EU gives Sh6.3 billion in support of sugar industry
Posted Sunday, July 8 2012 at 16:19
The sugar industry got a major boost after the European Union donated Sh6.3 billion in support of a project aimed at increasing productivity in the sector.
The programme, to be known as the National Sugar Adaptation Strategy for Kenya (NAS), is set to improve the sugar market and reduce the cost of production.
It will also support trade and marketing and lead to the privatisation and restructuring of public millers, expansion of sugar factories and introduction of new crop varieties.
“We are excited and grateful for the funding of this programme because it is going to make our industry competitive through improvement of efficiencies and reduction of costs,” said Kenya Sugar Board (KSB) mechanical engineer Richard Magero during a workshop forsugar stakeholders on Friday.
A background presentation of the project showed that the government started implementing it in 2007 but failed due to financial hiccups.
The presentation also demonstrated that sugar prices had skyrocketed over the years due to declining production.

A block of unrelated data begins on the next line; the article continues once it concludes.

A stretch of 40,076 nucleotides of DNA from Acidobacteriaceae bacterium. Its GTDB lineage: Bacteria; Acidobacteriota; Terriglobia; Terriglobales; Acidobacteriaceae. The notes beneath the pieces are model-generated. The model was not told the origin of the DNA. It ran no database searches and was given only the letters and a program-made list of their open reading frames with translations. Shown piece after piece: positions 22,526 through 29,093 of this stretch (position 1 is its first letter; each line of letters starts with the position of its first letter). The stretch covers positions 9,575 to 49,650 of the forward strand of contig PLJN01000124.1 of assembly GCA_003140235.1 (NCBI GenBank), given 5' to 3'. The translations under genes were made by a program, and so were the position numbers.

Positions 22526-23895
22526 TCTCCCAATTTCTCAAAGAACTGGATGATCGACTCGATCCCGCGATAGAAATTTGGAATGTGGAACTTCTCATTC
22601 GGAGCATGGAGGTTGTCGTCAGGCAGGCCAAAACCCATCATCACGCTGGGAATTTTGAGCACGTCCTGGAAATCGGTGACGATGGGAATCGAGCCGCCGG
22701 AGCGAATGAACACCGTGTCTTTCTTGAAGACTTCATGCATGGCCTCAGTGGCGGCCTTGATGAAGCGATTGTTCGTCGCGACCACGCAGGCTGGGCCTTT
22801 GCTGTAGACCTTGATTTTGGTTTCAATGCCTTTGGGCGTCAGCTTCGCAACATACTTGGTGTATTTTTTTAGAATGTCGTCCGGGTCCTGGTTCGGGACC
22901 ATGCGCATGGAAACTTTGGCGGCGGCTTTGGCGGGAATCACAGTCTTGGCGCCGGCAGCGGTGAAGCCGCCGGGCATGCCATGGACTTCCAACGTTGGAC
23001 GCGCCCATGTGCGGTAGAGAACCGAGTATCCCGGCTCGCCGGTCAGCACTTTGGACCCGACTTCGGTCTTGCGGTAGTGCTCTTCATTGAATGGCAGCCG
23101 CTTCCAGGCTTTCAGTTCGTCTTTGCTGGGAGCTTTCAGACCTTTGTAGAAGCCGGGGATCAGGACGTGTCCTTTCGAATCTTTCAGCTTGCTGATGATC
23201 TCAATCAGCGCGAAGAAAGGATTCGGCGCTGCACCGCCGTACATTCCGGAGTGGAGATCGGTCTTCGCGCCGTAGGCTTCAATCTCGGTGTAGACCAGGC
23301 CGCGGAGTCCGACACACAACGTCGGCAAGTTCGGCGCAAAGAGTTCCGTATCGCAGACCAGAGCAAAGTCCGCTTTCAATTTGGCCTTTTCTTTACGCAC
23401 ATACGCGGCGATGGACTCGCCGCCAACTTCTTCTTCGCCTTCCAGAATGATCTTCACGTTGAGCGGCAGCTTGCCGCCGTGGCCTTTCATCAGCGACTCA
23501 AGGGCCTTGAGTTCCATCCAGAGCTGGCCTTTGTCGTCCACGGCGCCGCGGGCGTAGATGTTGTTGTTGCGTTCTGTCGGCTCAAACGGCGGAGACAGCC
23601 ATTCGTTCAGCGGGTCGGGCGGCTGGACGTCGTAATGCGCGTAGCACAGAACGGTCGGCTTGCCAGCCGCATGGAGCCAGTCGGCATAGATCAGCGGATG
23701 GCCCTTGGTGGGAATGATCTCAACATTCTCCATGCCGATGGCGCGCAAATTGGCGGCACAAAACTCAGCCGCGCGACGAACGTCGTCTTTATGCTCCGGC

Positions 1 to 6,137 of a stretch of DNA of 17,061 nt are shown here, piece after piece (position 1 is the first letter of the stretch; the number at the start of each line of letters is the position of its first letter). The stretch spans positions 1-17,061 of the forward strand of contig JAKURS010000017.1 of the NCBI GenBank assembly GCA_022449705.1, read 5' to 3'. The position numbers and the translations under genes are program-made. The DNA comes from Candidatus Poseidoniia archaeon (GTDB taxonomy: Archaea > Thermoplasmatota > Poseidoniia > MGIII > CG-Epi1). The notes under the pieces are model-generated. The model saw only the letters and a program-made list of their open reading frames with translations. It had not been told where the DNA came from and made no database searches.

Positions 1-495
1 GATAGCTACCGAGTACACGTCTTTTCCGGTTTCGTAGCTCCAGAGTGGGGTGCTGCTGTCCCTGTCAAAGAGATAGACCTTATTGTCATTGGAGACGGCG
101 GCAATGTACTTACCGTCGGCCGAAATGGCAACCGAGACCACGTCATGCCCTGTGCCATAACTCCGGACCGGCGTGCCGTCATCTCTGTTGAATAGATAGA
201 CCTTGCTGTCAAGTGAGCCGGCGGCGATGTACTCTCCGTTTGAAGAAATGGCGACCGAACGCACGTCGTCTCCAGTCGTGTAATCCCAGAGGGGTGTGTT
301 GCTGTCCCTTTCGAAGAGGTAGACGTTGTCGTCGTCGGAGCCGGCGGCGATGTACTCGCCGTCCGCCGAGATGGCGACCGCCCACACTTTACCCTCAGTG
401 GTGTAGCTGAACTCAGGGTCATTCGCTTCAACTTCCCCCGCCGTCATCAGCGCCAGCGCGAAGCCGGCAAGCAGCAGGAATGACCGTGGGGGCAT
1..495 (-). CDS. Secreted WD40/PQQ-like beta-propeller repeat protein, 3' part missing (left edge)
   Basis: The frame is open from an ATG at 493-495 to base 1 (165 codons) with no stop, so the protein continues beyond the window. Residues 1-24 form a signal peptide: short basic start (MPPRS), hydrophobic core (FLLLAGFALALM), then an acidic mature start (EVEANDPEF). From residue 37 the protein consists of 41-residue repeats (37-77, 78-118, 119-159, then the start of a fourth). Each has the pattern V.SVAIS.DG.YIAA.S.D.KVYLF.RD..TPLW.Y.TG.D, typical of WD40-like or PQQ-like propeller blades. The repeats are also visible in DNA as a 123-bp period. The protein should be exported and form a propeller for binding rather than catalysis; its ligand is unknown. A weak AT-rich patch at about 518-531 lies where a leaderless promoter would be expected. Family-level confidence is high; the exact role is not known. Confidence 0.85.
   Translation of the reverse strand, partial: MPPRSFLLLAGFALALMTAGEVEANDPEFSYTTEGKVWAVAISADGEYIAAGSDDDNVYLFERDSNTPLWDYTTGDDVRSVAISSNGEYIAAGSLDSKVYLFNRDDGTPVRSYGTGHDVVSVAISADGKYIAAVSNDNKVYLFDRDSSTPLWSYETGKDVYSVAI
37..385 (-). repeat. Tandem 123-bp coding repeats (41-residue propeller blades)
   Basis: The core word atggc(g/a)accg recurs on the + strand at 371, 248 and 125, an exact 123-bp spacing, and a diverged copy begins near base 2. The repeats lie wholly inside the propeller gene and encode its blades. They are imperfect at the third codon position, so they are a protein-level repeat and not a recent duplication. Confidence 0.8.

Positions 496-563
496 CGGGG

“About five years ago the GoK started implementing NAS and it was believed that the sugar sector could achieve 90 tonnes per hectare, but by 2012, the production of sugar has still not recuperated,” the report of the preliminary findings stated.
It also revealed that farmers felt demotivated due to the many deductions and little pay from millers.
Mr Magero noted that KSB and the Kenya Sugar Research Foundation embarked on the project after a research identified crucial challenges affecting the growth of the sugar industry among them privatisation of government-owned sugar mills, poor infrastructure insugar cane growing areas, poor cane yields, inadequate training of factory staff, weak sugar research foundation, weak environmental improvements and poor funding for policy support.
He said the financial support will help in improving infrastructure, building capacity of outgrower organisations and strengthening the sugar research institutes.
Joseph Kariuki, a socio-economic expert involved in the implementation of the project warned that sugar producers may get out of business if the NAS project is not supported continuously because of government policies of importing sugar through Comesa.
The EU will fund the project for a three-year period.